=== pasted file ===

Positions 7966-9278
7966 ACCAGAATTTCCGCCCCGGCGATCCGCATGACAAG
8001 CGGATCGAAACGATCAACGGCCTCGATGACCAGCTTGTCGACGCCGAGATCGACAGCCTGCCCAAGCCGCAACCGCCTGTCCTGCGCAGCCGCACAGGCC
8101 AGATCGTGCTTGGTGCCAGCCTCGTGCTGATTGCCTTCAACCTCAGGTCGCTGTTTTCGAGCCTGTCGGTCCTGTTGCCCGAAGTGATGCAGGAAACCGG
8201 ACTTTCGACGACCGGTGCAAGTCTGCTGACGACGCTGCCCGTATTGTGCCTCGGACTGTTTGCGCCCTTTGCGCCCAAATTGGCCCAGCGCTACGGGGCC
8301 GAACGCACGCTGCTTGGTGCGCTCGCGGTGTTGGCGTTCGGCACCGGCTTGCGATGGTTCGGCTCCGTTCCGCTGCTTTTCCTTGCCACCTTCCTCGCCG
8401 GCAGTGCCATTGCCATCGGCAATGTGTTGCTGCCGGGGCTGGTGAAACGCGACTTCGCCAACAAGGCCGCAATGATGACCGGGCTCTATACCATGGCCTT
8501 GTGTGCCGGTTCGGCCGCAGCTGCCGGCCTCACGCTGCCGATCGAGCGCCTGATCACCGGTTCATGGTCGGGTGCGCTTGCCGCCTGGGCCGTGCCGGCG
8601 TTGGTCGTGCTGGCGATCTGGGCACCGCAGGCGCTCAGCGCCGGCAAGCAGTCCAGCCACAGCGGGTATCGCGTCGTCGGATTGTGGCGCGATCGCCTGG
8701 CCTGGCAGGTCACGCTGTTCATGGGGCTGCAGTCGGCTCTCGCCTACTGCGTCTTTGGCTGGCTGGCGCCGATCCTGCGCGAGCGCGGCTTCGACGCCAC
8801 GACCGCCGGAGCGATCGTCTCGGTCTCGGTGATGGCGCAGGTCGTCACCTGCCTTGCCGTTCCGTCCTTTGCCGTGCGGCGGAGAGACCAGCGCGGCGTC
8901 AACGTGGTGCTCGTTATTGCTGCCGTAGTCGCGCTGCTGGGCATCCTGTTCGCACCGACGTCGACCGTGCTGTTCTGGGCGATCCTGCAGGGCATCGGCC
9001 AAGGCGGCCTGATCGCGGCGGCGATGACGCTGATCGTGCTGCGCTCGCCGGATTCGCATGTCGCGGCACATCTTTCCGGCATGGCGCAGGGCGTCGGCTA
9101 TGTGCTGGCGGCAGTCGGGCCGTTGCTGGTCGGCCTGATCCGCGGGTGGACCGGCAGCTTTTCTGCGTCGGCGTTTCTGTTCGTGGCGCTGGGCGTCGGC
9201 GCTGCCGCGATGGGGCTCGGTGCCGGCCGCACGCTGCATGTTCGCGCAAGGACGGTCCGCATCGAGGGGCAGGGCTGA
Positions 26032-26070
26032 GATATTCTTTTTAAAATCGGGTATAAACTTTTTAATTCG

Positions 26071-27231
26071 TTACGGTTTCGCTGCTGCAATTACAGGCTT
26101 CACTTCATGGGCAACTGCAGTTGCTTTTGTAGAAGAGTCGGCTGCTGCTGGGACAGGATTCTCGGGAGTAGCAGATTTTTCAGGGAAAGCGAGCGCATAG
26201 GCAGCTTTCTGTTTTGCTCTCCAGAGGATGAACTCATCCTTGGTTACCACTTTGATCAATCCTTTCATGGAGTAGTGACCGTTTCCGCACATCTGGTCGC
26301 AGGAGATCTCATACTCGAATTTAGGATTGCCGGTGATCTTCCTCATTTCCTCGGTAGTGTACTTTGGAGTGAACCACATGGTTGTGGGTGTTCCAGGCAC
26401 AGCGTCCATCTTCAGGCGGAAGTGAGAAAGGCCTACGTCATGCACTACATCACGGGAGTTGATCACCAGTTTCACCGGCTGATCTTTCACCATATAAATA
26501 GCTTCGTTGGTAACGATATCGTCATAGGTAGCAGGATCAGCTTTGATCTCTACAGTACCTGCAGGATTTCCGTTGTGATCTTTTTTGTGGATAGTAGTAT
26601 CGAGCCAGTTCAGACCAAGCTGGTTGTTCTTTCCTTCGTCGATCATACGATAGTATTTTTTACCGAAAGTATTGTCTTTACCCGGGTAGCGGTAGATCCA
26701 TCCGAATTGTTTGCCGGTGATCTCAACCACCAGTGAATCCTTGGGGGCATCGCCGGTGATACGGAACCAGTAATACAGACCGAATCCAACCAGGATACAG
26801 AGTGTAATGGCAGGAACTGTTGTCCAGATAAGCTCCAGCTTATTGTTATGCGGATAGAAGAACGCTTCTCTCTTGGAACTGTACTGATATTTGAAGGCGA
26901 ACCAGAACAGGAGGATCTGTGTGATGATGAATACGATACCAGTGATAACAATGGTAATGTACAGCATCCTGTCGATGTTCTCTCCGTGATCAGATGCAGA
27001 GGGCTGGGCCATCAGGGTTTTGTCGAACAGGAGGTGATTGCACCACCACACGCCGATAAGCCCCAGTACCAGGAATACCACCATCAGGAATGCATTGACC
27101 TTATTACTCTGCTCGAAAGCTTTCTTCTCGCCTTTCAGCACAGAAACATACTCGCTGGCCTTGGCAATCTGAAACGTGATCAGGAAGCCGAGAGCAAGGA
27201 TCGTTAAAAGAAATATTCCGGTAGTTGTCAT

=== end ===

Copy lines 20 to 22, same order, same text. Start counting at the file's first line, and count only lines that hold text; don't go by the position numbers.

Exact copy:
26101 CACTTCATGGGCAACTGCAGTTGCTTTTGTAGAAGAGTCGGCTGCTGCTGGGACAGGATTCTCGGGAGTAGCAGATTTTTCAGGGAAAGCGAGCGCATAG
26201 GCAGCTTTCTGTTTTGCTCTCCAGAGGATGAACTCATCCTTGGTTACCACTTTGATCAATCCTTTCATGGAGTAGTGACCGTTTCCGCACATCTGGTCGC
26301 AGGAGATCTCATACTCGAATTTAGGATTGCCGGTGATCTTCCTCATTTCCTCGGTAGTGTACTTTGGAGTGAACCACATGGTTGTGGGTGTTCCAGGCAC